(Joanna Woods)Find out where there is a shortage of student accommodation from the wanted ads from tenants in property websites.These often give a lot of detail about how difficult it is to find somewhere by start of term or you can work this out by how far they are prepared to commute, if they are prepared to pay higher than average rent, prepared to share etc.If you can offer good accommodation reasonably near their Uni, at a fair price, you will have good loyal tenants, usually with guarantors. And if there's a shortage of student houses in those areas, chances are the area itself is in high demand from investors/young professionals (ex-students) so prospects of capital value increase look good too.
6. Think About the Resale of the Property
(Paul Swannell)Thinking of the eventual resale of the property, don't buy anything that has a major drawback that will automatically limit your future market. Houses are cheaper to buy with downstairs bathrooms, or terraces with access to the bathroom only through a bedroom - and there's a reason for this; at least half of the potential market will not consider even looking at such properties (and many tenants will be put off too).
7. Repossessions can Bring Capital Gain, Reducing the Risk
(Simon Paget)I focus on repossessions for single let BTL properties as I find this the best way to make them profitable without tying up all my capital as you make your profit in the purchase price.
8. Look at the Total Yield and Understand Financing Will Vary with the Type of Property
(James Jenkins)Look at total yield (especially for leasehold properties) that incorporates all service and maintenance charges. These can vary wildly from property to property and will eat into your margin. Though reasonable charges for a well maintained flat may be worth paying if there are fewer / shorter void periods. Look hard at finance. BTL Mortgage products and therefore interest rates can vary depending on the type of property e.g. a flat above a licenced premises may have a higher arrangement fee and interest rate than one in a regular block. New builds sometimes require a larger deposit and high rise properties can also be limited. Some mortgage companies do not like leases less than 60 years. Maintaining a good credit rating is also important for you to get the best deals. Get a good broker. I would choose a property close to where I live, this makes me less reliant on high street estate agents to manage the property. It also make doing viewings easy if you choose to do them yourself. For capital appreciation, areas with good investment and transport links are more favourable.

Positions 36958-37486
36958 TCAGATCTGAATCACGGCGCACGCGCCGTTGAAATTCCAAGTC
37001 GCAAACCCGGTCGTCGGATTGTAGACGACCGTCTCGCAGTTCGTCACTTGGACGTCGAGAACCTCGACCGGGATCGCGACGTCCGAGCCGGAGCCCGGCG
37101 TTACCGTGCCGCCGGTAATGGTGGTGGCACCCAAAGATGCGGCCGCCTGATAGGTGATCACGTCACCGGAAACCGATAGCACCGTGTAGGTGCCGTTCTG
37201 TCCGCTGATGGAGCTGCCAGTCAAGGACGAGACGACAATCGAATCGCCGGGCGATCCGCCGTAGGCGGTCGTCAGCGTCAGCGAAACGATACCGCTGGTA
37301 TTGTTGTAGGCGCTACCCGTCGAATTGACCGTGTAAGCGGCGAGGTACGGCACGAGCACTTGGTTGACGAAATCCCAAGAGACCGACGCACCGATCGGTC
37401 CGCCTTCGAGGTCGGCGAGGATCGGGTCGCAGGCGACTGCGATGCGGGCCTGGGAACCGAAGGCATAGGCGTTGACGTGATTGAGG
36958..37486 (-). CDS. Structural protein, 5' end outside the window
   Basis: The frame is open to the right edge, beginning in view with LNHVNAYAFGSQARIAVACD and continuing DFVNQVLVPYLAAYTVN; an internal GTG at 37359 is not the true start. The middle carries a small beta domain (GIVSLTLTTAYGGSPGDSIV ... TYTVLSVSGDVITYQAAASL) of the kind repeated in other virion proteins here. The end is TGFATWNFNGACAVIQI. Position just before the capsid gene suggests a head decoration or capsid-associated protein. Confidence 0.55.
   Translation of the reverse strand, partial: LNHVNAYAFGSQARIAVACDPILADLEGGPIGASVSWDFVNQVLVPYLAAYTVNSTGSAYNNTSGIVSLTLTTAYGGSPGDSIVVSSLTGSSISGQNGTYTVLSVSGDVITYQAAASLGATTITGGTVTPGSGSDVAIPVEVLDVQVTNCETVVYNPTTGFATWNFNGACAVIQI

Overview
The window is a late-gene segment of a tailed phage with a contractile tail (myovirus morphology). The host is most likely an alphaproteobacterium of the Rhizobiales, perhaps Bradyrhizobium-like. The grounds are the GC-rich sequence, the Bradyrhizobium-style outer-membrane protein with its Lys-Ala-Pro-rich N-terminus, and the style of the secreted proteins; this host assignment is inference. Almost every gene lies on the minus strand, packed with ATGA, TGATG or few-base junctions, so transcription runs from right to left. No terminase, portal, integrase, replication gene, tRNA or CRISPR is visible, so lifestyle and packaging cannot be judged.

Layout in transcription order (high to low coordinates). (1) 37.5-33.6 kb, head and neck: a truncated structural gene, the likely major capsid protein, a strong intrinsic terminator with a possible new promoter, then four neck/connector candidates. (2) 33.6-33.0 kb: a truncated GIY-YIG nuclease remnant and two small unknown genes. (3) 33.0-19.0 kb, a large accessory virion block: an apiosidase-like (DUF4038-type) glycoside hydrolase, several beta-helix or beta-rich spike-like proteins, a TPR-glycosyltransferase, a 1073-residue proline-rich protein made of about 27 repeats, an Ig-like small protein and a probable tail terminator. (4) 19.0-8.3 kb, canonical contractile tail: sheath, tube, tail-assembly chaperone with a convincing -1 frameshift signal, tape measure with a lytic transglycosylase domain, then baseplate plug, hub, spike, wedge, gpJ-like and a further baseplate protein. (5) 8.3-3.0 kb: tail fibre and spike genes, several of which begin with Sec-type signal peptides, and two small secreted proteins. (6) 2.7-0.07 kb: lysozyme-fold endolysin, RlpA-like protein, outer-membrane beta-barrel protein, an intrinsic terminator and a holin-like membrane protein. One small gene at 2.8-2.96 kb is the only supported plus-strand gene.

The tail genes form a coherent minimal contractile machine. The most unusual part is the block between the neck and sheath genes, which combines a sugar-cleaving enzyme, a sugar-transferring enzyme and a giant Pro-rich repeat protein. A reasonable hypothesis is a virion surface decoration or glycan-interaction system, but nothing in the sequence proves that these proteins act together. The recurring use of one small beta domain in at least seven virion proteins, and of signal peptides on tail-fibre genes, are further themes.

9. Avoid New Builds
(Michael Lewis)I tend to try and avoid new build purpose built blocks for two reasons. Firstly, I have seen some which end up as 80-90% BTL investments, which means a large number of nearly identical rental flats going onto the rental market at the same time with very little to differentiate themselves other than price. And secondly, new builds can sometimes be overpriced, especially in contrast to pre-owned homes which have had more chance to settle to a fair value on the wider market.
10. Buy For Your Target Market
(Tony)I look for a property that will suit my target market of professional couples. It needs to be close to the town centre with good transport links. I avoid large scale developments and only buy in small developments where I can differentiate the property and achieve better occupancy rates and/or higher rent. I then purchase property that needs refreshing rather than renovating so I can add a bit of value without a long lead time.
Congratulations to all of our winners who will each receive a £10 Amazon e-voucher.
Do Your Research!
It's an obvious thing to say do your research, but make sure your research is coming from the perspective of an investor and not a home buyer. That means thinking about every aspect of your investment including your market, your target tenants, your amibitons for the investment and your financing.